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Thursday, December 13, 2007

Nick Ward's "Strong Words" About John Gregory

The Australian - Olyroo happy to escape English bully Ray Gatt | December 14, 2007

FOR every Harry Kewell, Mark Viduka and Lucas Neill who makes the big time in Europe, there are hundreds who learn quickly that the bright lights of international football can be a terrible pitfall.

Many return to Australia never to be seen again, while some re-group, pick up the pieces then return for a second tilt much wiser and with a harder edge.

Talented Nick Ward has no doubts what category he will fit into after returning to Australia, following a failed stint with Queens Park Rangers, to resurrect his career with Melbourne Victory. You cannot mistake the fire in the belly that will ensure the 22-year-old finds his way back to Europe, even though his stint with QPR in the second-flight English championship left a sour taste and almost destroyed his love of the game.

Ward admitted yesterday he was close to depression after his dream move to England turned into a disaster.

After a bright start for QPR, Ward found himself on the outer with then coach John Gregory -- a dour, gruff Englishman who once coached Aston Villa in the Premier League. "We just didn't see eye to eye, and I don't know why," Ward said yesterday.

"It seems that as far as he was concerned, Australians couldn't play the game and that the English (players) were all that counted."

Ward unloaded on Gregory, describing him as a "bully".

"He was almost at the point of bastardisation," Ward said.

"I just didn't rate him as a person or a coach. He tried to intimidate you.

"He was a bully and I learned nothing at all from him. Football-wise, he just didn't give me a chance.

"I like to play in the centre midfield, but he always used me wide or threw me on in the last few minutes as a striker and they would pump long balls to me."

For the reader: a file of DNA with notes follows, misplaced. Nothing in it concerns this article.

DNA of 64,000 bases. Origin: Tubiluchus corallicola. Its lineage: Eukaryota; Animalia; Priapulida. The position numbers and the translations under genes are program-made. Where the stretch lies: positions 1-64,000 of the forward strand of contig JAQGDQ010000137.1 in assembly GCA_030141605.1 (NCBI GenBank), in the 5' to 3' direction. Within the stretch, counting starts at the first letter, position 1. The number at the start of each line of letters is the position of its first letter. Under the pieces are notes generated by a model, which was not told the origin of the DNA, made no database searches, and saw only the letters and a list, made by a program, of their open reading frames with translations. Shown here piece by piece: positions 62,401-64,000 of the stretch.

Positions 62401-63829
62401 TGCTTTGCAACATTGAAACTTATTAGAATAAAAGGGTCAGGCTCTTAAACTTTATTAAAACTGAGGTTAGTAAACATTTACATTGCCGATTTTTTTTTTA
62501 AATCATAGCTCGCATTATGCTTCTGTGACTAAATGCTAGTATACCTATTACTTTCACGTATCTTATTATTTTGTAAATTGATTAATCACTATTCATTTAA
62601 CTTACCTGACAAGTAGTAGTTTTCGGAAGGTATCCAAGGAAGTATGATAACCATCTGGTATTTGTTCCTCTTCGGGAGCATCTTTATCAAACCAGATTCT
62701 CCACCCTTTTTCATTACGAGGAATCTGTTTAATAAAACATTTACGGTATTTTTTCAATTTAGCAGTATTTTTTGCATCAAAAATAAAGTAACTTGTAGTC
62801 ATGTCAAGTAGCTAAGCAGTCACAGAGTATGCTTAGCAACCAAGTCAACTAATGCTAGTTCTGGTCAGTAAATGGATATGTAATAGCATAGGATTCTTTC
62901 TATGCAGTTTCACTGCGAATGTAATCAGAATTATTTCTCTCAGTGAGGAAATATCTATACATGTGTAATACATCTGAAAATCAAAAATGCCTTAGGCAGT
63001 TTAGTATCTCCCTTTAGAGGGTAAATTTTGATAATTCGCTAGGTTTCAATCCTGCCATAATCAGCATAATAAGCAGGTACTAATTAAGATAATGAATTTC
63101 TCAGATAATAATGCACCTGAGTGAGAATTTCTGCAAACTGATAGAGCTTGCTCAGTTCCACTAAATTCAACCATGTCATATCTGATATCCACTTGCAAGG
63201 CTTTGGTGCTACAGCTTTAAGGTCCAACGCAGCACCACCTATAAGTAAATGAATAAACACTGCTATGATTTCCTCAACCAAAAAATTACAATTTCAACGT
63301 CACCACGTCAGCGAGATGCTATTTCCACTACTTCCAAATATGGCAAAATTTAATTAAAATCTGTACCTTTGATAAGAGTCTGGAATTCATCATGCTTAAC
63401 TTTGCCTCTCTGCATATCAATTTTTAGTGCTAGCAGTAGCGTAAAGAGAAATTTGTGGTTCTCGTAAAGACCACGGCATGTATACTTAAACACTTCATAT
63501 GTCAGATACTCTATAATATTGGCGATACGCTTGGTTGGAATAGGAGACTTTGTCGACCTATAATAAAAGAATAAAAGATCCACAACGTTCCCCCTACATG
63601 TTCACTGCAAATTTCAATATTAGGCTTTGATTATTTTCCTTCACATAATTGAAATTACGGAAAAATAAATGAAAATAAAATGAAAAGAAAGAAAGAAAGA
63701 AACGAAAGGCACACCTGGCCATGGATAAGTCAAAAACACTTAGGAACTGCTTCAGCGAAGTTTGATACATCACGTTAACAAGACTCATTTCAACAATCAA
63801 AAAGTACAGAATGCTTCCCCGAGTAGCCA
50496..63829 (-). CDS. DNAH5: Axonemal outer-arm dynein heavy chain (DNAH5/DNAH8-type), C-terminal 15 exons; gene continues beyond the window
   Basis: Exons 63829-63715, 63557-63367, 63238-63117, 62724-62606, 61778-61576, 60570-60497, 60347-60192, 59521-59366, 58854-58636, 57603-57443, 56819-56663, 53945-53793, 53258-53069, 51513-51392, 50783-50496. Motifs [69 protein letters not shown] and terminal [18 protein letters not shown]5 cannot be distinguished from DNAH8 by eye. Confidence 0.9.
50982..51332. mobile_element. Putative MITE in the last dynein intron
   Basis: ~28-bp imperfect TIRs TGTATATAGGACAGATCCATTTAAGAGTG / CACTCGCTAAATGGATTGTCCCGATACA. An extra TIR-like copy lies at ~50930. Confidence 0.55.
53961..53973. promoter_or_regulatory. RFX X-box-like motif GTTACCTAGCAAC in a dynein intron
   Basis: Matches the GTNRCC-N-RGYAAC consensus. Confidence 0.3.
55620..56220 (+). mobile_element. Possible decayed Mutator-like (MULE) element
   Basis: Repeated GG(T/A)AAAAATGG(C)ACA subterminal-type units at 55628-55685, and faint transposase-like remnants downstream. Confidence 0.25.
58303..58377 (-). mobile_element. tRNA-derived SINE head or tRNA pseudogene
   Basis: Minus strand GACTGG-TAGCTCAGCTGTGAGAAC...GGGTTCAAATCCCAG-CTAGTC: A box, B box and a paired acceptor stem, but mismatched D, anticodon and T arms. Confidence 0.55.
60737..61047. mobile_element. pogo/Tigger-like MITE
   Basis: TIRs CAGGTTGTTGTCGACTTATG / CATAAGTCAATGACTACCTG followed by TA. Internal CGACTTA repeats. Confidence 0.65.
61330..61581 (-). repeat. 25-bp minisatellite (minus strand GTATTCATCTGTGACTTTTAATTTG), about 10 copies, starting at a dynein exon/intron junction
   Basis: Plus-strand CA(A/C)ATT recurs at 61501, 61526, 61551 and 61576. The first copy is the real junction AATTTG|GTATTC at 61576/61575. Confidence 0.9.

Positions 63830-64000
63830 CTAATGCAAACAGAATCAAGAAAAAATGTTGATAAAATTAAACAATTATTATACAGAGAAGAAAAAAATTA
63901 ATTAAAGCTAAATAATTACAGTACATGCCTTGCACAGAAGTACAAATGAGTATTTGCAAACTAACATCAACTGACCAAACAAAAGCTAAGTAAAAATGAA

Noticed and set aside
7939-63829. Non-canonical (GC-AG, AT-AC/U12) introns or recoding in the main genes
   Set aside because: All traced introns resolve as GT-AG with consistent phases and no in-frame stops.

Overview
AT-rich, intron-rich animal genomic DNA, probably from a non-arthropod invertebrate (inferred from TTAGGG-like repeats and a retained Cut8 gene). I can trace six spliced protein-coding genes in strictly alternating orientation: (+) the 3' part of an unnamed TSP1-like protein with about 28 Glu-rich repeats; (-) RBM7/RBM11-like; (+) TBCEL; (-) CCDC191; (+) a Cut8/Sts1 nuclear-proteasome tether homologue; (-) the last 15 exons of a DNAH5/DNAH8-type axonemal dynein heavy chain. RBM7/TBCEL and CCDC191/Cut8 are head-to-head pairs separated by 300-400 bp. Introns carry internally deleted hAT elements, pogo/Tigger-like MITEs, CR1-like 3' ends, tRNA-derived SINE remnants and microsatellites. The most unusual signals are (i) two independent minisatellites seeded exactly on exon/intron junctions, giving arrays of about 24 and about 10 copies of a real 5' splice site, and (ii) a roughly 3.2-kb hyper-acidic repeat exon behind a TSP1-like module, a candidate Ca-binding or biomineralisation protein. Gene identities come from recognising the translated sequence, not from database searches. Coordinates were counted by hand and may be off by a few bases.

Ward managed 23 appearances and one goal for QPR before going on loan to League One club, Brighton.

He thought it was a good move -- a chance to get some football under his belt and get away from a club that was in deep trouble with three coaches coming and going in the short time he was there.

"The club suggested it (the move) to me and I thought it would be a good idea ... I was wrong," Ward said. "It was the worst move I could have made. I hated it.

"It was at that stage that I got really depressed. I had enough and I even thought about chucking football away."

After eight games and one goal, Ward opted to go back to QPR even though he knew he would not get any game time.

"I reasoned I was better off there than at Brighton, that's how tough things were."

Ward, who played 23 matches and scored five goals for Perth Glory in the inaugural 2005-2006 A-League season before going overseas, sought advice from several people, including Olyroos coach Graham Arnold and former Socceroos and Manchester United goalkeeper Mark Bosnich, who has been trialling at QPR.

"They were both great," he said. "Bozza just suggested I should come back home, get myself together again, then give Europe another shot. He did that when he was younger and he came out the better for it. I took the advice and here I am now at Melbourne."